Victims of property and recording fraud will have new tools to fight back against criminals thanks to two new laws authored by Cook County Recorder of Deeds Karen A. Yarbrough. Because of her efforts, victims will no longer need to spend thousands of dollars on an attorney and their cases will be expedited.
Recording fraud is the recordation of a document known to be fraudulent in an attempt to create a “cloud on title,” which is an irregularity in the chain of title that could negatively affect a property’s value, or its transfer, sale or conveyance. Recording fraud can be blatant, such as an act of retribution towards a public official or judge, or done quietly in order to sell or obtain a mortgage on a property under false pretenses. Sadly, some instances happen when a victim hires a company that promises to assist in a looming foreclosure, but uses illegal means unbeknownst to the homeowner.
“Whether it’s a bogus foreclosure rescue company defrauding desperate victims or a property thief who only needs to record a forged deed transfer with our office, these new laws will empower the Recorder’s Office to help victims get the justice they deserve,” Yarbrough said. “Before taking office I promised residents that I would be the chief advocate for property owners in Cook County, and I look forward to putting these new laws to work on behalf of victims.”
House Bill 2832 (Lang/Silverstein) will allow County Recorders to help victims of recording fraud refer cases to an expedited administrative law review process. Once an administrative law judge rules that a document is fraudulent, the County Recorder will then place a notice in the chain of title that clearly references the decision and notifies all who may be interested that the document in question should not be considered to affect the chain of title.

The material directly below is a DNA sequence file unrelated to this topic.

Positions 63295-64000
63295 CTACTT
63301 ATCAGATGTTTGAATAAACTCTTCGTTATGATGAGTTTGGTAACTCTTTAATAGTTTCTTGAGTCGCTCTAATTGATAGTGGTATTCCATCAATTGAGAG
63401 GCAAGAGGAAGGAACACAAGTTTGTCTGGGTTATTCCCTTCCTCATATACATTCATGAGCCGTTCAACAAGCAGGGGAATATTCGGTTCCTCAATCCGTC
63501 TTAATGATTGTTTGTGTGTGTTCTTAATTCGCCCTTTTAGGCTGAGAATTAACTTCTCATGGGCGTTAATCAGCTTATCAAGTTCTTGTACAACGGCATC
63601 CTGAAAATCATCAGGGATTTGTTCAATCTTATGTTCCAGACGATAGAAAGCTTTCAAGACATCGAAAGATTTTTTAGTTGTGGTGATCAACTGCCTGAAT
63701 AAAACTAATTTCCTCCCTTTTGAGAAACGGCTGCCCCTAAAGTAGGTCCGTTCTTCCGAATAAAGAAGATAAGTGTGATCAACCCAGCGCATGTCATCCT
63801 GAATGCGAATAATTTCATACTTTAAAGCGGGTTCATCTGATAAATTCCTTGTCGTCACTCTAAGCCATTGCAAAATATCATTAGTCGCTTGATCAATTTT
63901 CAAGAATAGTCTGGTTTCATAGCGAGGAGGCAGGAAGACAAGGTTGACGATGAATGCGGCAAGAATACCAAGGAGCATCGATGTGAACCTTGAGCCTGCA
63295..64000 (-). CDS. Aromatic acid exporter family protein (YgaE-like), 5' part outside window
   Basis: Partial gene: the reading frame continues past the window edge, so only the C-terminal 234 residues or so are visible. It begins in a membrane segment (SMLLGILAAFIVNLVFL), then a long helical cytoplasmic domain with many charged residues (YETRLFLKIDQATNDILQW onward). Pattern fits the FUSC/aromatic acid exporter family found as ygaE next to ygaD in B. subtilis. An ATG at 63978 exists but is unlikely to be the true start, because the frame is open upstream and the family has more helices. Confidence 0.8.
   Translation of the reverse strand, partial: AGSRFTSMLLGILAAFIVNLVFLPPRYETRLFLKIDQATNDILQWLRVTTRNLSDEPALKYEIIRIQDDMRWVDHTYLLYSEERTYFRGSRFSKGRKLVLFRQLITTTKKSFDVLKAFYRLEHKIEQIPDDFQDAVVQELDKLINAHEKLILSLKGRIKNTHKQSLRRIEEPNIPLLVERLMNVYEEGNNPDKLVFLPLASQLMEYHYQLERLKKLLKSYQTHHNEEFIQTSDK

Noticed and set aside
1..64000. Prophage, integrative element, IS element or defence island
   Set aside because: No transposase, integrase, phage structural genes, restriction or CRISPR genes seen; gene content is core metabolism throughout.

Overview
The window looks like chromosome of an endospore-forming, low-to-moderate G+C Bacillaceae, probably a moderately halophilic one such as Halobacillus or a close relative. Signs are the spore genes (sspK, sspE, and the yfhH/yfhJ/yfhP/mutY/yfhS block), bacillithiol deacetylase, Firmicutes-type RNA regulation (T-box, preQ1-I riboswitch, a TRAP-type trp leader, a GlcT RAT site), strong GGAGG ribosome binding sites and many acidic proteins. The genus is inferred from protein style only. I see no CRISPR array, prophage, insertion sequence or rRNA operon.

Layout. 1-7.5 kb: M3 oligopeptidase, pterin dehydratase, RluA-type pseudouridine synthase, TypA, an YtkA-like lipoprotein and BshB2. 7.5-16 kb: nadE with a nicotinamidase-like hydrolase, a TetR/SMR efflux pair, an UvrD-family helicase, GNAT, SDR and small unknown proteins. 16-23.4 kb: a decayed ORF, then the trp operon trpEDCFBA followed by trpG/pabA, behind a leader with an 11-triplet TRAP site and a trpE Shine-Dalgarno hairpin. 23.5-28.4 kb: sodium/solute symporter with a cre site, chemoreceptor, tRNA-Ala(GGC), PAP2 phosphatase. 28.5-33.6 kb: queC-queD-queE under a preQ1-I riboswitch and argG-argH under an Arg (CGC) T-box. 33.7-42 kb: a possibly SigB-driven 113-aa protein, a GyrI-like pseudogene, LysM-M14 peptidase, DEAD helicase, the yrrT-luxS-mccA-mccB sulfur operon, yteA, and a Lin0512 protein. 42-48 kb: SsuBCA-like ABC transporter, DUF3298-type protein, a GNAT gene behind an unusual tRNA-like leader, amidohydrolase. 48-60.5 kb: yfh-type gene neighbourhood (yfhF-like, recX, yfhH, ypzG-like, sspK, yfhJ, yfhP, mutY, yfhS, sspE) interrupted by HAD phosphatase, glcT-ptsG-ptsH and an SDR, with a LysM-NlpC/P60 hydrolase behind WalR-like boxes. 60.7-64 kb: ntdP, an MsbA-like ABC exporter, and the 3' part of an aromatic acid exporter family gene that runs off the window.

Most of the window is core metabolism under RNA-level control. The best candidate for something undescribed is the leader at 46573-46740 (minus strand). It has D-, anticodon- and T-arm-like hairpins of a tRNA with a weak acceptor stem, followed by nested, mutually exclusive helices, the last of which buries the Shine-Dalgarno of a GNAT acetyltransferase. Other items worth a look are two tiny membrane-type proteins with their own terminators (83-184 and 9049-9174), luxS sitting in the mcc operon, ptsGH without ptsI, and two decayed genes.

House Bill 2832 is needed because under the current system, the victim must navigate the chancery or circuit courts with an action to quiet title, usually a lengthy and costly process. In addition to monetary costs, victims may also experience a delayed or lost real estate sale, or a missed opportunity to refinance. The expedited review process created by the bill would save the victims money and time, and could help save transactions that might otherwise be lost to uncertainty.
Because the impact of recording fraud is serious, often causing substantial financial damage to victims, Yarbrough believes it is time that the punishment match the severity of the crime. The second bill in Yarbrough’s legislative agenda, House Bill 2905 (Evans/Harmon), would increase the penalty for unlawful clouding of title to a Class 4 felony (from a misdemeanor) where the value of the cloud exceeds $10,000, or if the clouding is a second or subsequent offense.
“I have always advocated for a smarter criminal justice system, one that does not ruin lives with the heavy hand of justice for minor infractions,” Yarbrough said. “But when someone is knowingly filing false claims against someone’s most valuable possession and causing thousands of dollars in damage, the punishment should match the crime.”
The third piece of the anti-fraud agenda, House Bill 2269 (Evans/N. Harris) was previously signed into law in June. It extends a provision of the state Notary Act that was about to expire that requires notaries in Cook County to keep and forward a notarial record of each document that transfers ownership of residential real property to the Cook County Recorder’s office. This law helps provide information that could assist law enforcement with investigations into property or recording fraud. It also lets notaries know that these transactions are held to a high standard, and that they should exercise all due care in assuring documents and identification presented to them are legitimate.